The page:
Bus travel through the state of Puauí
Destination São Luís, capital of the state of Maranhão.
Bus travel from São Luís, back to Belo Horizonte, witnessing the dry landscape in the state of Piauí.
Our unforgettable stay in São Luís came to an end. We all feared the inevitable, long bus journey to Belo Horizonte, more than 2700 kilometers away. It was scheduled that this travel would take about fifty hours, more than two full days. The route went from São Luís through the states of Maranhão, Piauí, Pernambuco, Bahia, and Minas Gerais. The first night was spent in the state of Maranhão; the following day, we were on the way through Piauí, Pernambuco, and Bahia. We admired the arid landscape in the state of Piauí, so different from the lush green landscapes of Maranhão, and from the green mountainous landscapes in southern Bahia and Minas Gerais.
Undoubtedly, the arid landscape in Piauí is the result of a very long dry period in northeast Brazil. This dry part, which is called the ‘sertão’, has been depopulated gradually. The people have moved to the more fertile coastal areas, or even to the southeast region in Brazil, in their hopes to earn a little share of the richness in these wealthier Brazilian states. Unfortunately, their dreams generally don’t come true: they are forced to settle themselves in one of the numerous favelas (slums), that exist at the margins of many cities, where they continue their lives in poverty.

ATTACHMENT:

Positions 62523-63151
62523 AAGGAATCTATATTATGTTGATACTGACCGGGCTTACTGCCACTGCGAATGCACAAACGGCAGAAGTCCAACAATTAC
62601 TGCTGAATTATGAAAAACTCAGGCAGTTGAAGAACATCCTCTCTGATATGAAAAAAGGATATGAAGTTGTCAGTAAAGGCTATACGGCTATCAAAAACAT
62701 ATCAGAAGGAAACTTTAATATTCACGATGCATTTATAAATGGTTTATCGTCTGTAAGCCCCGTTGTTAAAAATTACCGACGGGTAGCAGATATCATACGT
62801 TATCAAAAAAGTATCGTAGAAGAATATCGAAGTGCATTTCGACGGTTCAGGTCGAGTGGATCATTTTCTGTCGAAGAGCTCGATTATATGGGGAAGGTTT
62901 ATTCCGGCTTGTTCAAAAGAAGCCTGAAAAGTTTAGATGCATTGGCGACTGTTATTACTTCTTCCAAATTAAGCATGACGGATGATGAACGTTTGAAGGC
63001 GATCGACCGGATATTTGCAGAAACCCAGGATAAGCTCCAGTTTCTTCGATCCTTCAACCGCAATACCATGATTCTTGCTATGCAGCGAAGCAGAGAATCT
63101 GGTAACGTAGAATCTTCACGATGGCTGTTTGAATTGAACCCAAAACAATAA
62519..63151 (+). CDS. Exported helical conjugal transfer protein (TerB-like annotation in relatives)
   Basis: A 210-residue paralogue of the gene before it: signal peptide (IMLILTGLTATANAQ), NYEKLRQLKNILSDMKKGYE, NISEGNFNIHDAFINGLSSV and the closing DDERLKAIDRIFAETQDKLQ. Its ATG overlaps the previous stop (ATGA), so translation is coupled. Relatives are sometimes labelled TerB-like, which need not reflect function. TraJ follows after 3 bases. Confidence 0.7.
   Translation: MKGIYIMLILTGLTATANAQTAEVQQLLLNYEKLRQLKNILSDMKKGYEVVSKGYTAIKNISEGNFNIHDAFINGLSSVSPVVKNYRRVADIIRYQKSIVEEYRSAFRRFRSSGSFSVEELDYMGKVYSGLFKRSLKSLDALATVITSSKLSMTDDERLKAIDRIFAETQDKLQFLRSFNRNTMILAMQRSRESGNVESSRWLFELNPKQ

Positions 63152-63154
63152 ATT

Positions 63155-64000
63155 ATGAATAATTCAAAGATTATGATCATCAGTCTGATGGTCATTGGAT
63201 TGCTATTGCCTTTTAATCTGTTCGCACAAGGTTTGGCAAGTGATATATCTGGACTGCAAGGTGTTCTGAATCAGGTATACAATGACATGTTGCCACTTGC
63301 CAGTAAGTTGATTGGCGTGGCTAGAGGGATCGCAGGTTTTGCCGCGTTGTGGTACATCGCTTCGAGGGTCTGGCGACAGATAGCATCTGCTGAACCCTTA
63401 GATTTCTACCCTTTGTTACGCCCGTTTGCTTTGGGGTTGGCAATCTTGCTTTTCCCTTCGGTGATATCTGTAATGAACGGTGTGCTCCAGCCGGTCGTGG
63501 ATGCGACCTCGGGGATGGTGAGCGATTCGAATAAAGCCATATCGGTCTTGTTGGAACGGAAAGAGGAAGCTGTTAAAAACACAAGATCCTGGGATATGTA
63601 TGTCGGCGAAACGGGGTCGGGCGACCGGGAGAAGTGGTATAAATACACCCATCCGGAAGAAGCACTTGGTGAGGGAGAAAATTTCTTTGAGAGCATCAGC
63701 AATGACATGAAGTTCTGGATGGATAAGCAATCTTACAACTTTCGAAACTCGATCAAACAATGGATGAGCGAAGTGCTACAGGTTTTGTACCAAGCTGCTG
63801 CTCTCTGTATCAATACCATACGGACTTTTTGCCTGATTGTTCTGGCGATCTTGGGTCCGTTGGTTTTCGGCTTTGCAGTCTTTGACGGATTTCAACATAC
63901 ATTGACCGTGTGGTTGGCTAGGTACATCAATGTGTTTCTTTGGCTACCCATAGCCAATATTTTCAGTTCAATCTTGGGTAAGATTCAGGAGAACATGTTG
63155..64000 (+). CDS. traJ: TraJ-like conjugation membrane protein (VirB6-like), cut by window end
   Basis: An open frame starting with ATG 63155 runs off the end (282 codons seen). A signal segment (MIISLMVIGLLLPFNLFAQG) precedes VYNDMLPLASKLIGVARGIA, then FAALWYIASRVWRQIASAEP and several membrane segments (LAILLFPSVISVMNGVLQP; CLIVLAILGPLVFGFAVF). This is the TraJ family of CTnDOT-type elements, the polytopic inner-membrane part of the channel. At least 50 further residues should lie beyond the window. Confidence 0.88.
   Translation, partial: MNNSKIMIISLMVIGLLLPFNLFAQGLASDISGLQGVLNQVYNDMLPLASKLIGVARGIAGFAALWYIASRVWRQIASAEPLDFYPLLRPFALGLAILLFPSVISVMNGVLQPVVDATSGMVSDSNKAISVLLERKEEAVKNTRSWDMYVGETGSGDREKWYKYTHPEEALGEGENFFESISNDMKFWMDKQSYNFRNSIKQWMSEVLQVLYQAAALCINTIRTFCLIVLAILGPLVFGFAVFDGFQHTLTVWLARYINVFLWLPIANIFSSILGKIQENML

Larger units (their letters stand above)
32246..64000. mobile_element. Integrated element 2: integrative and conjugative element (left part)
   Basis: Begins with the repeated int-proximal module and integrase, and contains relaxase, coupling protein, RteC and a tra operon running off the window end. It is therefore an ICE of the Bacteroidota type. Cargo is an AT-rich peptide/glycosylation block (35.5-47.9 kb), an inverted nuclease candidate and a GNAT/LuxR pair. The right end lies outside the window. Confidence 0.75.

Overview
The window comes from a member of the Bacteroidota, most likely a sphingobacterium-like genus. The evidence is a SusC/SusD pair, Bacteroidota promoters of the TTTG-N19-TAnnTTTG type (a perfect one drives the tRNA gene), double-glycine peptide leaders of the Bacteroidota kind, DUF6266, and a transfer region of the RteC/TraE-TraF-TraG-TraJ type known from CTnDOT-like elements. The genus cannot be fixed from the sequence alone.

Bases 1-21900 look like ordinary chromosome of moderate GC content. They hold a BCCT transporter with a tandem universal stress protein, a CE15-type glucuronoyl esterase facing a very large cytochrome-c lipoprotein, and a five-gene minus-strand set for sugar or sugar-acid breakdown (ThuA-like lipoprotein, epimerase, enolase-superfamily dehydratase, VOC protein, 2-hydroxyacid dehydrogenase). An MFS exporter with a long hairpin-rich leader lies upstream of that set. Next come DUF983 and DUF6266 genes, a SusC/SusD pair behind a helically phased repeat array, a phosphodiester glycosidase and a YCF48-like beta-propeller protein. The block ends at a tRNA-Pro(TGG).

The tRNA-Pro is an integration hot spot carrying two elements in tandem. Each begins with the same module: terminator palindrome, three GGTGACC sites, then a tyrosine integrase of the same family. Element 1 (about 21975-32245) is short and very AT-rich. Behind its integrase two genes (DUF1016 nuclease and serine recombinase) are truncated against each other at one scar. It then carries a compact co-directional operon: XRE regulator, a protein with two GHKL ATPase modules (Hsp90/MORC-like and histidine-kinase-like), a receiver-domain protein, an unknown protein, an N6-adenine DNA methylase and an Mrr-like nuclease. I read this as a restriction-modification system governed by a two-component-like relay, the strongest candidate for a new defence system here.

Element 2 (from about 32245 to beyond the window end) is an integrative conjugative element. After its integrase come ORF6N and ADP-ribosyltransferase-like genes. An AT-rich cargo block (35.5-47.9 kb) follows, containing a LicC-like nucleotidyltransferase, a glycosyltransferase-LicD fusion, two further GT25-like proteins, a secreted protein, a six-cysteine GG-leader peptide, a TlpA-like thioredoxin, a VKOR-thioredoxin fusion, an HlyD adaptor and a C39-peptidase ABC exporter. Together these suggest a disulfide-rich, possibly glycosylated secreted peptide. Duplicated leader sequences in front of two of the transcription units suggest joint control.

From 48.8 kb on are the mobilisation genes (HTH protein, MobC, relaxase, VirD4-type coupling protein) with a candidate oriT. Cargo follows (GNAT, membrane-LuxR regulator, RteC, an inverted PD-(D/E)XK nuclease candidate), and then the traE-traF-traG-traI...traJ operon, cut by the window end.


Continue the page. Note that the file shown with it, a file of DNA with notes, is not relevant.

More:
The Brazilian government is much aware of the drought problem in the Northeast. Since a couple of years, an very ambitious – and very controversial – plan was started: the canalization of the São Francisco River, which flows from the state of Minas Gerais, though Bahia to the border between the tiny states of Sergipe and Alagoas. The 2800 km long river (more than twice the length of the Rhine River!) has a basin that has the size of fifteen times the size of the Netherlands. The construction of the two canals (400 km and 220 km, respectively) already has been started, and is projected to connect the São Francisco River with some smaller, regional rivers. This transposition project is very controversial, because no one has a clear idea yet about the possible devastative effects on the local environment.
On our way back to Belo Horizonte, we witnessed the rough and deserted landscape of the impoverished state of Piauì:
The first six pictures are in sharp contrast with the picture above, which shows the lush green of the margins of the São Francisco River that separates the twin cities of Petrolina (Pernambuco) and Juazeiro (Bahia).
By Adriano Antoine Robbesom